People v. Walden, No. 08CA0859.

Docket NºNo. 08CA0859.
Citation224 P.3d 369
Case DateJune 25, 2009
CourtCourt of Appeals of Colorado
224 P.3d 369
The PEOPLE of the State of Colorado, Plaintiff-Appellee,
v.
Brent WALDEN, Defendant-Appellant.
No. 08CA0859.
Colorado Court of Appeals, Div. II.
June 25, 2009.
As Modified on Denial of Rehearing July 23, 2009.

[224 P.3d 371]

John W. Suthers, Attorney General, Patricia R. Van Horn, Assistant Attorney General, Denver, Colorado, for Plaintiff-Appellee.

Douglas K. Wilson, Colorado State Public Defender, Ryann S. Hardman, Deputy State Public Defender, Denver, Colorado, for Defendant-Appellant.

Opinion by Judge BERNARD.


Defendant, Brent Walden, appeals the judgment of conviction entered upon jury verdicts finding him guilty of first degree criminal trespass and harassment. We affirm.

I. Background

Defendant and the victim were married and had four children. The couple had some marital difficulties, and they separated in December 2006. The victim moved with the children into a duplex apartment.

Defendant and the victim continued to see each other. Defendant would occasionally come to her apartment to spend time with their children.

At trial, defendant and the victim offered conflicting testimony about the scope of defendant's permission to visit the apartment. The victim said that defendant had only been invited to the apartment on a few occasions to visit the children or to help her move some of her belongings. She stated that she argued with defendant frequently after the separation, and that she eventually told defendant that "he could not come past the doorway" when he came to visit the children. During one weekend visit with the children, the victim was napping. She awakened when defendant was touching her face. Startled and frightened, she told defendant to leave and informed him that "he wasn't allowed to come in [her] home."

Defendant testified that "there was never any discussion that [he] was not allowed in her house." He said that the victim asked him on several occasions to take care of her dog. He stated that he was allowed to enter the victim's home through the side door, which was left unlocked, to let the dog out.

The victim testified that, on February 18, 2007, she made plans to have dinner with her

224 P.3d 372

boyfriend. Defendant telephoned her and asked her what she was going to do that evening. The victim replied it was "none of [defendant's] business." This response led to an argument over the victim's unwillingness to discuss her plans for the evening.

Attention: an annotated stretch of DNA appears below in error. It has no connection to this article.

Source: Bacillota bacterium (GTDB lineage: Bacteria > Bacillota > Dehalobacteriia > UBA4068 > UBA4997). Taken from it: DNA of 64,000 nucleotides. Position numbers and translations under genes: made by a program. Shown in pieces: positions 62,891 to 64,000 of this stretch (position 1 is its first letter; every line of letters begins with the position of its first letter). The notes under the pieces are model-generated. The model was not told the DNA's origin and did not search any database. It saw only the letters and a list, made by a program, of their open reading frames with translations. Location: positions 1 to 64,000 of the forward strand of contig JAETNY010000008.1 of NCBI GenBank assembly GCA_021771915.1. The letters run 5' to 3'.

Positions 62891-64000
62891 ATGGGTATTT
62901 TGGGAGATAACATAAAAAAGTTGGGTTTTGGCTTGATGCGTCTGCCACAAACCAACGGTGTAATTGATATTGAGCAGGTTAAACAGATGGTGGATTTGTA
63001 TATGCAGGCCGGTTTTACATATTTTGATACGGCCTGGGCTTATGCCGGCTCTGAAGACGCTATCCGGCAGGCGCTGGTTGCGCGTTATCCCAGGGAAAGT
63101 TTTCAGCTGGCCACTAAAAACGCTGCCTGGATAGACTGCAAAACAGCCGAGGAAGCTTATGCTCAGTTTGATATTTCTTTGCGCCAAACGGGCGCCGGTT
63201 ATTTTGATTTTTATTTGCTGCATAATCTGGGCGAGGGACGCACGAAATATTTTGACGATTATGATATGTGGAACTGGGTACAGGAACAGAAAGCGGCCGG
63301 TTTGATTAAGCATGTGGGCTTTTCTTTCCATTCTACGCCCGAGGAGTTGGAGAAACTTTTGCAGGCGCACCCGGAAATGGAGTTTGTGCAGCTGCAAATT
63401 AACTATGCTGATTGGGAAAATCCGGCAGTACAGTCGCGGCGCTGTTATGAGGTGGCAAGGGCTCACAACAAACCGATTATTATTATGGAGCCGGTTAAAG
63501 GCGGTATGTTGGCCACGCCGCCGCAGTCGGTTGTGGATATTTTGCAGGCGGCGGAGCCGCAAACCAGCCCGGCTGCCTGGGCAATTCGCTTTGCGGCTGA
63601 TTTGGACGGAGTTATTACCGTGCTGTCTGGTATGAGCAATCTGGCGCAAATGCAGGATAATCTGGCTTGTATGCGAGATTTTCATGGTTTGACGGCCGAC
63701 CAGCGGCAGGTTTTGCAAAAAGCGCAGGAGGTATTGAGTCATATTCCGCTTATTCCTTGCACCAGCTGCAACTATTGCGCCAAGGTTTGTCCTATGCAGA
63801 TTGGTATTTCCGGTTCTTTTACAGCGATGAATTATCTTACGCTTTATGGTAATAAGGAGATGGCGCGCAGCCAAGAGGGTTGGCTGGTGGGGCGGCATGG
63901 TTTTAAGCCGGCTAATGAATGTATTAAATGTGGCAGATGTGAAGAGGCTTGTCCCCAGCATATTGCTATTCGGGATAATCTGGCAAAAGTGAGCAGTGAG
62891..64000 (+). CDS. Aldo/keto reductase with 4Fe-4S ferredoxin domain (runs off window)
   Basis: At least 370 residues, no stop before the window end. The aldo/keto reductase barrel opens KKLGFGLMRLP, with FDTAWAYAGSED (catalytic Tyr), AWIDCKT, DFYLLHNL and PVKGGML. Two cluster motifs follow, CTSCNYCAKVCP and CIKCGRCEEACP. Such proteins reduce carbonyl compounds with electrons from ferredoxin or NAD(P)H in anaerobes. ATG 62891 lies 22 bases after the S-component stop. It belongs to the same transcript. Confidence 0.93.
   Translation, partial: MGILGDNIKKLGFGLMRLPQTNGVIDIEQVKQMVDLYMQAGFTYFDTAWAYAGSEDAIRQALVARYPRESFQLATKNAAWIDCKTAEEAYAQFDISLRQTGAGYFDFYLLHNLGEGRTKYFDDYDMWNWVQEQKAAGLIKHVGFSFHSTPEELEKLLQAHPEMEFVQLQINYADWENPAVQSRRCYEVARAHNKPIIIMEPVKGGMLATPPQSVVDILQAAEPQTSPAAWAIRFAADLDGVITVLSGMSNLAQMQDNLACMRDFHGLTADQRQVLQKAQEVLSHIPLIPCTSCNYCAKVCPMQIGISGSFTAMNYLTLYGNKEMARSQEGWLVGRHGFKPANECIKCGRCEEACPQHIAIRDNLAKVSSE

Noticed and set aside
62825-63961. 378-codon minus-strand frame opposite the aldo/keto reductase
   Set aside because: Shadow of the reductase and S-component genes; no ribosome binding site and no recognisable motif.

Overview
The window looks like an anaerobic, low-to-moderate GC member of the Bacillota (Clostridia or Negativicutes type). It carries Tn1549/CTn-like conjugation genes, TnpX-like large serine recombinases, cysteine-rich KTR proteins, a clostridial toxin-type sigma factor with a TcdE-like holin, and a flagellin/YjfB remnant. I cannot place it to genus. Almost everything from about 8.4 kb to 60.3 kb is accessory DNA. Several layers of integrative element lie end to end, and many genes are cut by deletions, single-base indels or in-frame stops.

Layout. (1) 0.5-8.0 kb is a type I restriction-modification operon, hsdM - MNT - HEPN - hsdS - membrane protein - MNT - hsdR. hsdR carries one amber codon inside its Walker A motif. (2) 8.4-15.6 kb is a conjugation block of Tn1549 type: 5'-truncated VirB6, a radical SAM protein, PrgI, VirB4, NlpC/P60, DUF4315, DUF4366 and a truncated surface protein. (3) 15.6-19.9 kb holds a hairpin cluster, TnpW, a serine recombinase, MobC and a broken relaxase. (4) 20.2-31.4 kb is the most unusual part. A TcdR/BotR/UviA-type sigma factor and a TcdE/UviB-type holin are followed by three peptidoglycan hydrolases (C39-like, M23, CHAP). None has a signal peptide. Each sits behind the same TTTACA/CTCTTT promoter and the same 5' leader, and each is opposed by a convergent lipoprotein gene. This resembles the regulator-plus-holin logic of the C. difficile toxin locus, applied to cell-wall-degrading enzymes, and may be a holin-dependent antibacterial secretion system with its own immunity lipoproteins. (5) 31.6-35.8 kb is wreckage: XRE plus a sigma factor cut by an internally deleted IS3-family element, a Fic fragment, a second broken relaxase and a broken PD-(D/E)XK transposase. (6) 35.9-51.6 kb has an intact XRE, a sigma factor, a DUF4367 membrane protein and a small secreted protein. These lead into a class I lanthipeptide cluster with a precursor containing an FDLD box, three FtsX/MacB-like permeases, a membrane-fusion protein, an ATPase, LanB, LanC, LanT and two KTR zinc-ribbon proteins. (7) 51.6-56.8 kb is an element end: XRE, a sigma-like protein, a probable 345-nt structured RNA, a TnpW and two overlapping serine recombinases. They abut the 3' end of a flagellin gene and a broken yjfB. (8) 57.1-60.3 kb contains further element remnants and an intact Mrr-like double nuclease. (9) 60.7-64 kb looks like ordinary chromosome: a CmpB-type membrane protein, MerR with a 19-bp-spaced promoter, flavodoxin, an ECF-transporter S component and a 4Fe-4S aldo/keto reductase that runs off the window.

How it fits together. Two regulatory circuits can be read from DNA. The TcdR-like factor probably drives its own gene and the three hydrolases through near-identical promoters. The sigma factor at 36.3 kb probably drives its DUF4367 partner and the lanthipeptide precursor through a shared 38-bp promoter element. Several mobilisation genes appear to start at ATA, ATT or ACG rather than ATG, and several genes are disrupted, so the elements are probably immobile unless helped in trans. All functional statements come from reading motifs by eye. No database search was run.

The victim and her boyfriend dined together, returned to the victim's apartment at about 10:30 p.m., and went into the bedroom. A bit later, the doorbell rang. The victim did not answer, and she then heard someone banging on the door. Suspecting that defendant was the visitor, she decided not to answer the door in order to avoid an argument.

The victim then heard footsteps inside her apartment. Fearing that defendant had gotten into the apartment through the unlocked side door, she went to the bedroom door to persuade him to leave. Defendant opened the door and entered the bedroom.

Defendant grabbed the victim, "threw [her] out of his way," and walked into the bathroom, where the boyfriend had retreated. Defendant pursued the boyfriend into a walk-in closet, and punched him in the face.

The victim saw defendant standing over her boyfriend. They were struggling. The boyfriend's nose was bleeding. She tried to pull defendant off of her boyfriend, but defendant threw her into a wall. At one point, he choked her. In order to break free, she punched defendant in the face.

The victim repeatedly asked defendant to leave. She broke free from his grasp, went to the kitchen, and called the police. Defendant then apologized to the boyfriend for hitting him, shook his hand, and left. A sheriff's deputy arrived within a few minutes, but defendant was gone.

According to defendant's testimony, he attended a sporting event with some friends on the evening of this incident. They went to a restaurant, and defendant left to go home at 8 p.m. During his drive, he telephoned the victim.

Upon arriving home, defendant took an Ambien pill, which his doctor had prescribed for him so that he could sleep better. Notably, during this same period, defendant had also been prescribed another medication to help him cope with work-related stress. Against the advice of his physician, defendant had suddenly stopped taking the medication a few days earlier, without gradually weaning himself off of it.